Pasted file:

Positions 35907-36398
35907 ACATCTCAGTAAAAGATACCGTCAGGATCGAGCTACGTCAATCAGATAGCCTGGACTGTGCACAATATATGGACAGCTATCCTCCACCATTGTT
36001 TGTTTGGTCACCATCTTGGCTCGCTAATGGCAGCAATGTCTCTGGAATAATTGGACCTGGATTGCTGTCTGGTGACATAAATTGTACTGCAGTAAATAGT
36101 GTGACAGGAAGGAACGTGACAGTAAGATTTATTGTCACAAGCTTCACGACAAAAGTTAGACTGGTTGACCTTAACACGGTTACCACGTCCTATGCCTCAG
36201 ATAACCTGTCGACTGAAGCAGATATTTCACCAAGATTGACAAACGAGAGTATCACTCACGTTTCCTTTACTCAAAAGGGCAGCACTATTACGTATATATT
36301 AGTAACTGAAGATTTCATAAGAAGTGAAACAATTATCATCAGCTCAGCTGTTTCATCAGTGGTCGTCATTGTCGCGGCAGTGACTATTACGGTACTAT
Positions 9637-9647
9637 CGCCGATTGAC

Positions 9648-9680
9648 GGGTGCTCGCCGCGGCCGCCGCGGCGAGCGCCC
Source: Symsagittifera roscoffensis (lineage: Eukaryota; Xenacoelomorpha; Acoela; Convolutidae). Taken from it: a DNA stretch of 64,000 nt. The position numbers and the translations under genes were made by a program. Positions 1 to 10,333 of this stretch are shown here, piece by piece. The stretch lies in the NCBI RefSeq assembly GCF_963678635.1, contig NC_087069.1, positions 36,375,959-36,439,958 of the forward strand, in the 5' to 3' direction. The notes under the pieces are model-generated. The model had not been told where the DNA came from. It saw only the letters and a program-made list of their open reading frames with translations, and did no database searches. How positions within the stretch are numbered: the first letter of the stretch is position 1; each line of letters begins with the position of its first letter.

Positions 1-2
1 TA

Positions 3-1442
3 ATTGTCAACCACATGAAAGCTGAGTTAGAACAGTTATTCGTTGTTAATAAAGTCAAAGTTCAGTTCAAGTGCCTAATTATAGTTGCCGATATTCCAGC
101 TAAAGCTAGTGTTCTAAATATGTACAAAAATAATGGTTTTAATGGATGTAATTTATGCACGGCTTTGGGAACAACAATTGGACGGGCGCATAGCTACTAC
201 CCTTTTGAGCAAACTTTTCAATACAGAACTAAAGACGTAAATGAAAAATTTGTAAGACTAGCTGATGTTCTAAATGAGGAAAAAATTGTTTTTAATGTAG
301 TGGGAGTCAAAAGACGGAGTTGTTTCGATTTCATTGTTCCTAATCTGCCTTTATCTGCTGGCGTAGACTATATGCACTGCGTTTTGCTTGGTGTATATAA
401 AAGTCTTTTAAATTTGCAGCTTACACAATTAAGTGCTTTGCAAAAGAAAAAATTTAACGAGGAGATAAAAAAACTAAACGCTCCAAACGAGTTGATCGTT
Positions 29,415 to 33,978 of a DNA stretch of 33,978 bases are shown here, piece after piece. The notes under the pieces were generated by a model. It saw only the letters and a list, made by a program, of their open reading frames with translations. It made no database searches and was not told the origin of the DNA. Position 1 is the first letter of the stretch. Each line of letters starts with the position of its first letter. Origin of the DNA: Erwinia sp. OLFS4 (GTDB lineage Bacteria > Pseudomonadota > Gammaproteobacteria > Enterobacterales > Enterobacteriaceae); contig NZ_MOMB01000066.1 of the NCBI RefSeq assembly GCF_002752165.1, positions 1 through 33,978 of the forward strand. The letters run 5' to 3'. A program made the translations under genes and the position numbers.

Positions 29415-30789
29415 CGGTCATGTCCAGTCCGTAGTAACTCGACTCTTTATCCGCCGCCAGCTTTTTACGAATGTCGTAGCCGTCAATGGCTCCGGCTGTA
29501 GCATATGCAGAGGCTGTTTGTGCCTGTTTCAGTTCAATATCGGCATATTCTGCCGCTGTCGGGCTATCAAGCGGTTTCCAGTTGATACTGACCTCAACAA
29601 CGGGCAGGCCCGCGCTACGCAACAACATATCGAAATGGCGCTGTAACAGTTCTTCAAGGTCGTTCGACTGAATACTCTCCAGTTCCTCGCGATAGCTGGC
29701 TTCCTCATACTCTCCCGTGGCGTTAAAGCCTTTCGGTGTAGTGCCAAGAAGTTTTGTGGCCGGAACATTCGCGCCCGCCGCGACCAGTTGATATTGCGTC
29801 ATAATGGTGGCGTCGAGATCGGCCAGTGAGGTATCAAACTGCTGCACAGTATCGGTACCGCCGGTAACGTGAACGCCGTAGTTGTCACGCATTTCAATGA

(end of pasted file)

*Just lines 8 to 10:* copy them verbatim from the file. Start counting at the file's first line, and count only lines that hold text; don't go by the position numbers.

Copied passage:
9637 CGCCGATTGAC

Positions 9648-9680
9648 GGGTGCTCGCCGCGGCCGCCGCGGCGAGCGCCC